Physics Solution Manual for 1100 and 2101

# 8 this equation can be used to calculate the voltage

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Unformatted text preview: bulb = 74. REASONING AND SOLUTION Ohm’s law gives V 1.5 V = = 0.054 Ω I 28 A ______________________________________________________________________________ r= 75. REASONING When the terminal voltage of the battery (emf = 9.00 V) is 8.90 V, the voltage drop across the internal resistance r is 9.00 V − 8.90 V = 0.10 V. According to Ohm’s law, this voltage drop is the current I times the internal resistance. Thus, Ohm’s law will allow us to calculate the current. SOLUTION Using Ohm’s law we find that I= V 0.10 V = = 8.3 A r 0.012 Ω 76. REASONING The following drawing shows the battery (emf = ξ ), its internal resistance r, and the light bulb (represented as a resistor). The voltage between the terminals of the battery is the voltage VAB between the points A and B in the drawing. This voltage is not equal to the emf of the battery, because part of the emf is needed to make the current I go through the internal resistance. Ohm’s law states that this part of the emf is I r. The current can be determined from the relation P = I VAB, since the power P delivered to the light bulb and the voltage VAB across it are known. Chapter 20 Problems 1103 Light bulb I A − + + − r = 0.10 Ω ξ B SOLUTION The terminal voltage VAB is equal to the emf ξ of the battery minus the voltage across the internal resistance r, which is I r (Equation 20.2): VAB = ξ − I r. Solving this equation for the emf gives ξ = VAB + I r (1) The current also goes through the light bulb, and it is related to the power P delivered to the bulb and the voltage VAB according to I = P/VAB (Equation 20.6a). Substituting this expression for the current into Equation (1) gives P VAB ξ = VAB + I r = VAB + r 24 W ( = 11.8 V + 0.10 Ω ) = 12.0 V 11.8 V ______________________________________________________________________________ 77. REASONING The voltage V across the terminals of a battery is equal to the emf of the battery minus the voltage Vr across the internal resistance of the battery: V = Emf − Vr. Therefore, we have that Emf = V + Vr (1) The power P being dissipated by the internal resistance is equal to the product of the voltage Vr across the internal resistance and the current I: P = IVr (Equation 20.6a). Therefore, we can express the voltage Vr across the internal resistance as Vr = P I (2) 1104 ELECTRIC CIRCUITS SOLUTION Substituting Equation (2) into Equation (1), we obtain Emf = V + Vr = V + P 34.0 W = 23.4 V + = 24.0 V I 55.0 A 78. REASONING The power P delivered to a resistor such as the light bulb is found from P = I 2R (20.6b) where I is the current in the resistor and R is the resistance. When either battery is connected to the bulb, the circuit can be modeled as a single-loop circuit with the battery emf in series with two resistors, namely, the internal resistance r and the resistance R of the bulb. As the two resistors are in series, their equivalent resistance RS is given by RS = R1 + R2 + R3 + L (Equation 20.16): (1) RS = r + R The current I supplied by a battery connected to a resistor RS is, according to Ohm’s law, I= V RS (20.2) where V is equal to the emf of the battery. Thus, V is the same for both circuits, since both batteries have the same emf, even though their internal resistances (rwet, rdry) are different. SOLUTION Applying Equation 20.6b separately to each circuit, we obtain 2 Pwet = I wet R 2 Pdry = I dry R and (2) Taking the ratio of Equations (2) eliminates the bulb resistance R, yielding Pwet Pdry = 2 I wet R 2 I dry R = 2 I wet (3) 2 I dry Substituting Equation (20.2) for both Iwet and Idry into Equation (3), we obtain Pwet Pdry = 2 I wet 2 I dry V RS,wet = 2 = RS,dry 2 RS,wet V RS,dry 2 (4) Chapter 20 Problems 1105 Replacing the equivalent series resistances in Equation (4) by Equation (1), we find that 2 2 RS,dry rdry + R 0.33 Ω + 1.50 Ω 2 = = = = 1.39 Pdry RS,wet rwet + R 0.050 Ω + 1.50 Ω ______________________________________________________________________________ Pwet 79. SSM REASONING The current I can be found by using Kirchhoff's loop rule. Once the current is known, the voltage between points A and B can be determined. SOLUTION a. We assume that the current is directed clockwise around the circuit. Starting at the upper-left corner and going clockwise around the circuit, we set the potential drops equal to the potential rises: (5.0 Ω) I + (27 Ω )I + 10.0 V + (12 Ω ) I + (8.0 Ω )I = 144444444 2444444444 4 3 Potential drops 30.0 V 13 2 Potential rises Solving for the current gives I = 0.38 A . b. The voltage between points A and B is V AB = 30.0 V – (0.38 A)(27 Ω ) = 2.0 × 101 V c. Point B is at the higher potential. ______________________________________________________________________________ 80. REASONING In part a of the drawing in the text, the current goes from left-to-right through the resistor. Since the current always goes from a higher to a lower potential, the left end of the resistor is + and the right end is –. In part b, the current goes from right-toleft through the resistor. The...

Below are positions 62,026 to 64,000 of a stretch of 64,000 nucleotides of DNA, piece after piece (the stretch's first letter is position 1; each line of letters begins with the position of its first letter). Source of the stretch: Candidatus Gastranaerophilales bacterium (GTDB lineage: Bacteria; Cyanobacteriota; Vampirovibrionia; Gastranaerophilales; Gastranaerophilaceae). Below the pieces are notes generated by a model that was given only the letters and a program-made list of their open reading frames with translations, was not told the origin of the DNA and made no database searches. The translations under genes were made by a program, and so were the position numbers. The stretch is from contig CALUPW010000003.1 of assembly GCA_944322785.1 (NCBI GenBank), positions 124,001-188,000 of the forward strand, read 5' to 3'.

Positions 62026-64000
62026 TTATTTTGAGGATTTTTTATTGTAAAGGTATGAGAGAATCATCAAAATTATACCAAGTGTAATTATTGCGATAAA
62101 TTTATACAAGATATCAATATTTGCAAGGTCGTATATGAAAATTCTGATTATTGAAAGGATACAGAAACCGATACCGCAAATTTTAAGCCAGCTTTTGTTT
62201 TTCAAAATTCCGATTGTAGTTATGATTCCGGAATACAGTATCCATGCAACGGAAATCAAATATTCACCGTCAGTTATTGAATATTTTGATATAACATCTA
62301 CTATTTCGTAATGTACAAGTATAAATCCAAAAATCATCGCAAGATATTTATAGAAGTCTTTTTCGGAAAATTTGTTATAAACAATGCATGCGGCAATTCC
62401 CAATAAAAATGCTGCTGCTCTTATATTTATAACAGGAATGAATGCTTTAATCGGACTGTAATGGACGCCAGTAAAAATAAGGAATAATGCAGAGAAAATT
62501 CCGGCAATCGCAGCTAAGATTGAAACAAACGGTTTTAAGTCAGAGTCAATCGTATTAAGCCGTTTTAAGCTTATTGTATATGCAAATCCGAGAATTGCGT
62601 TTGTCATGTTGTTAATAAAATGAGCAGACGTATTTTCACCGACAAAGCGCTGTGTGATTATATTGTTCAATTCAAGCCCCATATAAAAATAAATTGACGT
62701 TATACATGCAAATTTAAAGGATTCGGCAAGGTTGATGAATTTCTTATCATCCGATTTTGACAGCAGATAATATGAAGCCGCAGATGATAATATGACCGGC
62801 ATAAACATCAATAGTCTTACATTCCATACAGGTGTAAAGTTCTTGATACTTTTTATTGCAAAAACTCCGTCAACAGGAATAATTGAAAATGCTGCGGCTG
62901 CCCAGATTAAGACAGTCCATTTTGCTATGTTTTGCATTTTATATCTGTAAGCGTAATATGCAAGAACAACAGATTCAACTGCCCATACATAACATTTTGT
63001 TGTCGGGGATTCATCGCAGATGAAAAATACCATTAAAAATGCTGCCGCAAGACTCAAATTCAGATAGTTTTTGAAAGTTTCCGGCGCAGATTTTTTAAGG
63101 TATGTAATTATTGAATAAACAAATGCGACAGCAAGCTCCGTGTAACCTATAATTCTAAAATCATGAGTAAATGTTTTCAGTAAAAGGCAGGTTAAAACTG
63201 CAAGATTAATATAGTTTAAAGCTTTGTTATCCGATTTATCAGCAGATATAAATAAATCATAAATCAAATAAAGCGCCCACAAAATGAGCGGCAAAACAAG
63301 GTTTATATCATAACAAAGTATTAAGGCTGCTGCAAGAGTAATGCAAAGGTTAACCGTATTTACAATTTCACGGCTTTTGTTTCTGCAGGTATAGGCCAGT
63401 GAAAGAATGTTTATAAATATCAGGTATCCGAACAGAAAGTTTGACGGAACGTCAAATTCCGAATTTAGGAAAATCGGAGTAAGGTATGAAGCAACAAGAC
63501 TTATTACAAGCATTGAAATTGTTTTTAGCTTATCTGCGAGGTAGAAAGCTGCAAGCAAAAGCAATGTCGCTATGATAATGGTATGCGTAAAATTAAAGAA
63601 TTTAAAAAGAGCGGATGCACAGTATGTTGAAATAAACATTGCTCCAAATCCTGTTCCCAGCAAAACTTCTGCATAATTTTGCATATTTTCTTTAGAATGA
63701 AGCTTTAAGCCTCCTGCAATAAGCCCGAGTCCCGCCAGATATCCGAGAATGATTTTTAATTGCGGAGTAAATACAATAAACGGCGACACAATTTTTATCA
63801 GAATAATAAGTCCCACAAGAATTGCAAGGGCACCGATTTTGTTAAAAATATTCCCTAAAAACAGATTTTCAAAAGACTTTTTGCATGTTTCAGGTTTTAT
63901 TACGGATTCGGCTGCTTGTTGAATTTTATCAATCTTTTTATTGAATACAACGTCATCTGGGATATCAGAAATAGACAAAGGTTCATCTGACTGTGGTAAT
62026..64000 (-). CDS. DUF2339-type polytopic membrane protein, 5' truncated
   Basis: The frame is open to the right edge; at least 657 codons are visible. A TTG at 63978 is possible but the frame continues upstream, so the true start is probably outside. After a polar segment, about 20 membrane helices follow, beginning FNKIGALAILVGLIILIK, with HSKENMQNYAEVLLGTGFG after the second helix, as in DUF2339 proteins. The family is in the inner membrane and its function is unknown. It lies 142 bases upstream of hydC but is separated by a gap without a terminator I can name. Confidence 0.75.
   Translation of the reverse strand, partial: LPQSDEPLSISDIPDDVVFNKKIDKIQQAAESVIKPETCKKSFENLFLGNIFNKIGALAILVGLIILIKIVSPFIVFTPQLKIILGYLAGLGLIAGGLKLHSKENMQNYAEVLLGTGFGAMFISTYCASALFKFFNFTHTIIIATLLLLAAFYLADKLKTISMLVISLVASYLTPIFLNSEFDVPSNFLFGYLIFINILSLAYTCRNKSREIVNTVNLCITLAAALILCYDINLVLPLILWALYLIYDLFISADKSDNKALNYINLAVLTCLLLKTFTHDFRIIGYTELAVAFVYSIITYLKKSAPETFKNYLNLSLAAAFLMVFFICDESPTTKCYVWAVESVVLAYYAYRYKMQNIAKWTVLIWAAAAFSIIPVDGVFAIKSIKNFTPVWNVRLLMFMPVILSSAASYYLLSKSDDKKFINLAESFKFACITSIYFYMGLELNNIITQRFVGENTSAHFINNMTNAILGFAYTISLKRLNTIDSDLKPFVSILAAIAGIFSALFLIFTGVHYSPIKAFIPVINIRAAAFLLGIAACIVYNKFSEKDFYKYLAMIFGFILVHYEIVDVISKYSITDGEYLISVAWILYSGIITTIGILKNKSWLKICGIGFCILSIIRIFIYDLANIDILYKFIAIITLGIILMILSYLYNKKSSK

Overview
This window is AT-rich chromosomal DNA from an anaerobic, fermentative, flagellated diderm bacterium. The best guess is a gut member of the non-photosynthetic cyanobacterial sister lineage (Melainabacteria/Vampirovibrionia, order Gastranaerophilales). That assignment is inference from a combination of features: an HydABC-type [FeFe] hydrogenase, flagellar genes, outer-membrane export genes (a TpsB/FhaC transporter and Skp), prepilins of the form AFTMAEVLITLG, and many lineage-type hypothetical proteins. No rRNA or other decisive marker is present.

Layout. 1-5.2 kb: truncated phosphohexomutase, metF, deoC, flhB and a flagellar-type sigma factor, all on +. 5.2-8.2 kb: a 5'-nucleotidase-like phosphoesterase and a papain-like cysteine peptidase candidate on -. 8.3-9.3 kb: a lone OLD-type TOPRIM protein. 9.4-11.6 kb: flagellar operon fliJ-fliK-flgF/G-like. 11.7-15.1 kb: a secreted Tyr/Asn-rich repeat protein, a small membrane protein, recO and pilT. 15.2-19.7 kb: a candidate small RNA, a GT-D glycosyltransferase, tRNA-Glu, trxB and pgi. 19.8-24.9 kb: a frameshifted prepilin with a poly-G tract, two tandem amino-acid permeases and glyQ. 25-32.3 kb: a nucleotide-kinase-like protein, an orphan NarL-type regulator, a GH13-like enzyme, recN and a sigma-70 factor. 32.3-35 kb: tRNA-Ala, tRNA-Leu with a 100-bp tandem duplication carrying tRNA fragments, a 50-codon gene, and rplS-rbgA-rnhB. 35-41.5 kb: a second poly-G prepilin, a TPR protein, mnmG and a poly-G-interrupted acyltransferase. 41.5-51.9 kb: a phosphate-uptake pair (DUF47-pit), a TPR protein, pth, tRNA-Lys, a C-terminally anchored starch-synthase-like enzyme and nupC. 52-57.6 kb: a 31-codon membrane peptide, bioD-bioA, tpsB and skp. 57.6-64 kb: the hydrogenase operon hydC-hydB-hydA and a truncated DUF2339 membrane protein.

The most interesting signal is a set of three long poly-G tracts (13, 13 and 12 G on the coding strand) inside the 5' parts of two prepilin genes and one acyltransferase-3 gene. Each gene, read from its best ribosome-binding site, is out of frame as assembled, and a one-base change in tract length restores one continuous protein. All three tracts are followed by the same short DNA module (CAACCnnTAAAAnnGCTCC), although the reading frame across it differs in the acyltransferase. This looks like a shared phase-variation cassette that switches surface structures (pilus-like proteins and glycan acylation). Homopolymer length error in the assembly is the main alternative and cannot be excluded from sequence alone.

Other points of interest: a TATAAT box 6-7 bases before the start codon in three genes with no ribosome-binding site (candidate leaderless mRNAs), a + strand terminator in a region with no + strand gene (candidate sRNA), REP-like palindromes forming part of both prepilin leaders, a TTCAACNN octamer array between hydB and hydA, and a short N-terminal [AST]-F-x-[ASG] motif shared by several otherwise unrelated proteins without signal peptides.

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## This note was uploaded on 04/30/2013 for the course PHYS 1100 and 2 taught by Professor Chastain during the Spring '13 term at LSU.

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